Enhancing the Microbiome Through Diet, Sleep, and Exercise

David A. Johnson, MD


March 16, 2016

Strategies for Altering the Microbiome

The gut microbiome, a dynamic feature of the gastrointestinal system, has the potential to dramatically influence health outcomes. Through complex interactions with the host immune system and signaling pathways, the gut microbiome can significantly influence the pathogenesis of disease states such as cancer, metabolic syndrome, inflammatory bowel disease, and nonalcoholic fatty liver disease.

Recent technological advances have vastly improved not only our understanding of the gut microbiome but also potential mechanisms through which we may confer health benefits by altering it. As what one eats partially determines the gut flora, there are very likely significant dietary effects on the gut microbiome and a likely interaction across a broad spectrum of systemic diseases. Furthermore, emerging data on factors such as sleep and exercise underline their potential role in affecting the microbiome. This review summarizes our current understanding of how microbiome health may be affected by these lifestyle factors.

Dietary Considerations

A wide range of dietary carbohydrates, including prebiotic food ingredients, fermentable fibers, and milk oligosaccharides, have been shown to produce significant changes in the intestinal microbiota. These shifts in the microbial community are often characterized by increased levels of bifidobacteria and lactobacilli. A more recent study revealed that species of Faecalibacterium, Akkermansia, and other less well studied members may also be enriched.[1]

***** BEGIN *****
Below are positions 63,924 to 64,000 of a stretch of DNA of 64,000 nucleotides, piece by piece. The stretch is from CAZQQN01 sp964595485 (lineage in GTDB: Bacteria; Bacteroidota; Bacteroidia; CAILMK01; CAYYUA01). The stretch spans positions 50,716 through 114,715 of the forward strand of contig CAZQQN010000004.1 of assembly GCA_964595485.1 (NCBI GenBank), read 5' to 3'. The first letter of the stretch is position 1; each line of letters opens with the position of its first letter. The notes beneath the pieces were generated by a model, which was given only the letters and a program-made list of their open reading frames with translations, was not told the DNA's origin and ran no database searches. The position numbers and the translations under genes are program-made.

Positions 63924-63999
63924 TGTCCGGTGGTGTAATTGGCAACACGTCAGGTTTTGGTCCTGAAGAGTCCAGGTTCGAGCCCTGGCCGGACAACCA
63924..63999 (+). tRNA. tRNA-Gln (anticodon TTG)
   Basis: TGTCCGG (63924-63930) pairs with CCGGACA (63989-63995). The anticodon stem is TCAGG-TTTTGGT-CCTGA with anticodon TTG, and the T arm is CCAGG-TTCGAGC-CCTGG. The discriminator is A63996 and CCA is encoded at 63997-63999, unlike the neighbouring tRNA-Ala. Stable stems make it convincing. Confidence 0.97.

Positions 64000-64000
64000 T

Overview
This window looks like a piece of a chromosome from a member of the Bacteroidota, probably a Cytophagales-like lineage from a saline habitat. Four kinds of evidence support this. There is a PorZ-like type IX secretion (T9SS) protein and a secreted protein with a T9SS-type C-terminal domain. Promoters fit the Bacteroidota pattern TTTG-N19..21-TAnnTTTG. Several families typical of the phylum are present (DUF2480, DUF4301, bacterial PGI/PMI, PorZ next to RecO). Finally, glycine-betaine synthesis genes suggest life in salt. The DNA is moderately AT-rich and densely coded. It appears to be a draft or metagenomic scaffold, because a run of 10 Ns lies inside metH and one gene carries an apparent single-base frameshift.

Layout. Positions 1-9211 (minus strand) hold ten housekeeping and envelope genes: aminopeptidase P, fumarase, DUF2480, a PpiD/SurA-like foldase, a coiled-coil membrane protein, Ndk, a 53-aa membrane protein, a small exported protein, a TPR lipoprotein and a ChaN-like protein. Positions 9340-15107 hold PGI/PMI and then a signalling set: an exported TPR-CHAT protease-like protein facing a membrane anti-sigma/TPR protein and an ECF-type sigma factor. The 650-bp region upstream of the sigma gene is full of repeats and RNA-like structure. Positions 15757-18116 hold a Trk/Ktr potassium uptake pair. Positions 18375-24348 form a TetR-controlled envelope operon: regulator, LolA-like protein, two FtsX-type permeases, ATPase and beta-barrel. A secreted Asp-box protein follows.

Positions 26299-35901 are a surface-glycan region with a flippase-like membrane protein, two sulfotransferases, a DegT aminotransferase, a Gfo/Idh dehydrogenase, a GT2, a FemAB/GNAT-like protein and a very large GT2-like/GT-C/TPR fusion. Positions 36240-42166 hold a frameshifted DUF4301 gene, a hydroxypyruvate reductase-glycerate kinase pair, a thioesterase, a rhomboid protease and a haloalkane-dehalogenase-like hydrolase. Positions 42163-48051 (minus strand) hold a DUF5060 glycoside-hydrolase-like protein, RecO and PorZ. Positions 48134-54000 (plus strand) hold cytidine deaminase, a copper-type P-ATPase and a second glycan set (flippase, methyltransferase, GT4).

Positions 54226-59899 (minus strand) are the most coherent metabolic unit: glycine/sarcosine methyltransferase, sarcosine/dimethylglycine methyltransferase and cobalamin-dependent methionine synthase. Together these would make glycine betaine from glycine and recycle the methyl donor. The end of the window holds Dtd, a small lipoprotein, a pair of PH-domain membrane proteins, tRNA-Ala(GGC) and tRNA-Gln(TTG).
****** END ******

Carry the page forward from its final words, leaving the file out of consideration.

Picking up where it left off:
Investigations of clinical outcomes associated with dietary modification of the gut microbiota have shown systemic as well as specific health benefits.[1] Both prebiotic oligosaccharides comprised of a linear arrangement of simple sugars as well as fiber-rich foods containing complex carbohydrates have been clinically studied with variable benefit. However, inconsistency of response across study participants can make the outcome of dietary interventions less predictable and limit the value of making specific recommendations to individual patients.


Nondigestible food ingredients, prebiotics can beneficially affect the host by selectively stimulating the growth and/or activity of one or more bacteria in the colon. They do so via selectively fermented ingredients that can change the composition and/or activity in the gastrointestinal microflora. In order for a food to be classified as a prebiotic, it must resist gastric acidity, hydrolysis by mammalian enzymes, and absorption in the upper gastrointestinal tract, so that it is able to be fermented by the gut microbiota into short-chain fatty acids (including acetate, propionate, and butyrate) that can be used for energy. Thus, prebiotics not only can cause shifts in the microbiota by supporting growth of a particular intestinal microbiome but also serve as substrates for production of biologically active metabolites. The primary prebiotics are the inulin-type fructans oligofructose and fructo-oligosaccharides, yet there are a number of others, including the galactan galacto-oligosaccharide. Fermentation of prebiotic carbohydrates yields butyrate and other short-chain fatty acids as well as other end products that lower the local pH, stimulate mucin production by colonocytes, and induce immunomodulatory cytokines, all of which may have potential disease modulation effects.